Skip to Main Content

++

INTRODUCTION

++

Pulmonary aspiration is defined as the passage of foreign material or fluid into the lungs during inspiration. Although food or gastric contents are considered the main culprits, anything from saliva to plastic toys can be aspirated. Aspiration of saliva and gastric contents can occur in normal individuals silently, especially at night. The degree of pathology seen in aspiration syndromes relates to the volume, the type and causticity, and the chronicity of material aspirated. Pathologic aspiration events can be divided into 2 main categories: acute and chronic. The acute events include large-volume aspiration of gastric contents or other fluid, hydrocarbon aspiration, near drowning, and foreign body aspiration. The chronic events include recurrent, small-volume aspiration of saliva, food, upper airway secretions, or gastroesophageal reflux disease (GERD). Large-volume aspiration events (with the exception of many cases of foreign body aspiration, discussed in more detail in Chapter 118) are usually witnessed and can be addressed directly. Recurrent small-volume aspirations often are silent and more difficult to diagnose and manage. It is important to recognize the risk factors to properly diagnose aspiration (Table 504-1).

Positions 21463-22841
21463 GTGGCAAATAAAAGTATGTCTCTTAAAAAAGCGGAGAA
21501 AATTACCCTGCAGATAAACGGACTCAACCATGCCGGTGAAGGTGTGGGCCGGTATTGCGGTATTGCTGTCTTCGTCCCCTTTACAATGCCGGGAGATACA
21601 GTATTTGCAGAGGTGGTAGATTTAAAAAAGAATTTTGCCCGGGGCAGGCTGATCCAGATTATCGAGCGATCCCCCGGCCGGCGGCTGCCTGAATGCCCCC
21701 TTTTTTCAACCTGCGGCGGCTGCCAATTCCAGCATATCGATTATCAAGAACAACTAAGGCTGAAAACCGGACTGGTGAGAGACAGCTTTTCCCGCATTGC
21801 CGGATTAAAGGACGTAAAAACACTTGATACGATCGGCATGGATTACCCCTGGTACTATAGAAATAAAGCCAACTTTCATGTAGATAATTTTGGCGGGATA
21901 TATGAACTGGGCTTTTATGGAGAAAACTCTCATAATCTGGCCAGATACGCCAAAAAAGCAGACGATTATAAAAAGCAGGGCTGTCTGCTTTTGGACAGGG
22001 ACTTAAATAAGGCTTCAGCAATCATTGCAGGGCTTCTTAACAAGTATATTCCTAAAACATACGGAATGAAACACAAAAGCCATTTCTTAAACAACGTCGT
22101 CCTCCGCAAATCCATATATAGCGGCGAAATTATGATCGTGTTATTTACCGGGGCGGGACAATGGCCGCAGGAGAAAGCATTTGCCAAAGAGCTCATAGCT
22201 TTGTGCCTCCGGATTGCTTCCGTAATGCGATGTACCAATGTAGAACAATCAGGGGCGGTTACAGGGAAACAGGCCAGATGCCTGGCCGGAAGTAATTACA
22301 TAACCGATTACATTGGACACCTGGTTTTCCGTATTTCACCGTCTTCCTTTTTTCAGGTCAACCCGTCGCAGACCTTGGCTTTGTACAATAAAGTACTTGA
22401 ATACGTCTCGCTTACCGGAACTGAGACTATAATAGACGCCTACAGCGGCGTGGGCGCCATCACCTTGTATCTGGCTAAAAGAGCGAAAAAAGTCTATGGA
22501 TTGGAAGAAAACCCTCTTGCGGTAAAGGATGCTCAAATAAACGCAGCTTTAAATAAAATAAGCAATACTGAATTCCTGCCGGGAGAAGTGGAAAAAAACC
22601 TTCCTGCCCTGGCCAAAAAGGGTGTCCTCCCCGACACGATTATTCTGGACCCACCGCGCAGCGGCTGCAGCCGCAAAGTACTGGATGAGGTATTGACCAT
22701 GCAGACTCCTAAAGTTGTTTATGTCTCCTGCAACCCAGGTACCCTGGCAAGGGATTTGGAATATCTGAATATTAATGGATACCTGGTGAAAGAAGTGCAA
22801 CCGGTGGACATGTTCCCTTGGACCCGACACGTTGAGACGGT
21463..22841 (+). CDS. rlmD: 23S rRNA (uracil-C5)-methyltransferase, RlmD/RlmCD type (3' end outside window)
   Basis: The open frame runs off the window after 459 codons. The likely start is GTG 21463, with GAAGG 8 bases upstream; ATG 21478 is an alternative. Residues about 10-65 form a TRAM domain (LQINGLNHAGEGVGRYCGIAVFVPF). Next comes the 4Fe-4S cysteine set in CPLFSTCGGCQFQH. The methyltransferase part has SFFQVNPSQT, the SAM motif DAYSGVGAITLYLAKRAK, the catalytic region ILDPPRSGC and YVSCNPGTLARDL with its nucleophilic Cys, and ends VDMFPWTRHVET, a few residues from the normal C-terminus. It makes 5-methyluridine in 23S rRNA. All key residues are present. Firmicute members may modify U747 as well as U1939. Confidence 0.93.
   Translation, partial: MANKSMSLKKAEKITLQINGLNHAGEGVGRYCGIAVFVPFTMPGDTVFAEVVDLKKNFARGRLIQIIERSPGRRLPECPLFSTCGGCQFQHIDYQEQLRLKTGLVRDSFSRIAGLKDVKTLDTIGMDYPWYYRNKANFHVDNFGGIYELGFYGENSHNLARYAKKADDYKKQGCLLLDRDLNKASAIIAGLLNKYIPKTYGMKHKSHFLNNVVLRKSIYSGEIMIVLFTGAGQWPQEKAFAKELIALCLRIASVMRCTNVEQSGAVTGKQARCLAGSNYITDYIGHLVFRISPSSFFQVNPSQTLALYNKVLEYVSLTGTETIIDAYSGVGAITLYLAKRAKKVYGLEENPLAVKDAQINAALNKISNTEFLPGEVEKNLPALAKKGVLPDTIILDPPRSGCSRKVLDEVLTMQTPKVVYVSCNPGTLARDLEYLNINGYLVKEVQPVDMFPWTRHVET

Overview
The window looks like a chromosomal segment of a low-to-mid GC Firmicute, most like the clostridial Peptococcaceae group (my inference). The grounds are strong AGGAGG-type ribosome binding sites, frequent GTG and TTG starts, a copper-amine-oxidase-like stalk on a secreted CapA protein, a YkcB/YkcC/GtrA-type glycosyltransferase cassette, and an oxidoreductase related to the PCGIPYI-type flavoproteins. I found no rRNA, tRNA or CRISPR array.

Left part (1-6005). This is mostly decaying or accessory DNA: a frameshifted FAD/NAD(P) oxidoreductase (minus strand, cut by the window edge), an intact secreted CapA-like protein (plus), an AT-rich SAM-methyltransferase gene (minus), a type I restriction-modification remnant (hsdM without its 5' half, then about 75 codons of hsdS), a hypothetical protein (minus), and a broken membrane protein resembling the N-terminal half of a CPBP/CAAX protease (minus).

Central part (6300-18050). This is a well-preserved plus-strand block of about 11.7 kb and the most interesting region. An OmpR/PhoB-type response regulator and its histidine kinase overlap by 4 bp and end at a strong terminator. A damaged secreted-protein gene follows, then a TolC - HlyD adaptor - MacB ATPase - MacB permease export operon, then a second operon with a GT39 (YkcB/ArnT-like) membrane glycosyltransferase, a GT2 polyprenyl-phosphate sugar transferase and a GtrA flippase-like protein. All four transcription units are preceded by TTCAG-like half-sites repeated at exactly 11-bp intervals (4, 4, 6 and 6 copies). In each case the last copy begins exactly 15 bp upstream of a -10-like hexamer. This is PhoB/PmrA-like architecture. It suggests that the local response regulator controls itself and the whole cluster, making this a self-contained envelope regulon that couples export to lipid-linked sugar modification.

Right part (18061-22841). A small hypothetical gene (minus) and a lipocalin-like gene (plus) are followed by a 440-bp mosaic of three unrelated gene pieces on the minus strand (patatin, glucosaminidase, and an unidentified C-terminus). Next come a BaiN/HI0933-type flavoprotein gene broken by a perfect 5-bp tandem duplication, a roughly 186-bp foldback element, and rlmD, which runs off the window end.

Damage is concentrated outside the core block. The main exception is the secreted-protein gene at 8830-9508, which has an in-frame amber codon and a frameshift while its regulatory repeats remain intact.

++
Table Graphic Jump Location
Table 504-1Risk Factors for Aspiration
++

PATHOGENESIS AND EPIDEMIOLOGY

++

The true hazards of aspiration were not reported in the medical literature until 1946, when Mendelson described the clinical and pathologic findings in obstetric patients who aspirated large-volume gastric contents. He described the “asthma-like” symptoms of these patients and then showed in animal models that acidic material, with pH less than 2.5, caused inflammation, damage, and desquamation of the mucosa in the lungs. Small amounts of aspirated material are usually cleared without consequence. Large-volume aspiration of gastric contents causes a pneumonitis that is the same as that seen with near drowning and consists of desquamation of the epithelium of the bronchi, bronchioles, and alveoli; edema; and hemorrhage. There is a secondary infiltrate of neutrophils and fibrin around the alveoli with resulting atelectasis. Within 48 to 72 hours, hyaline membranes begin to form, and fibroblasts start to ...

Pop-up div Successfully Displayed

This div only appears when the trigger link is hovered over. Otherwise it is hidden from view.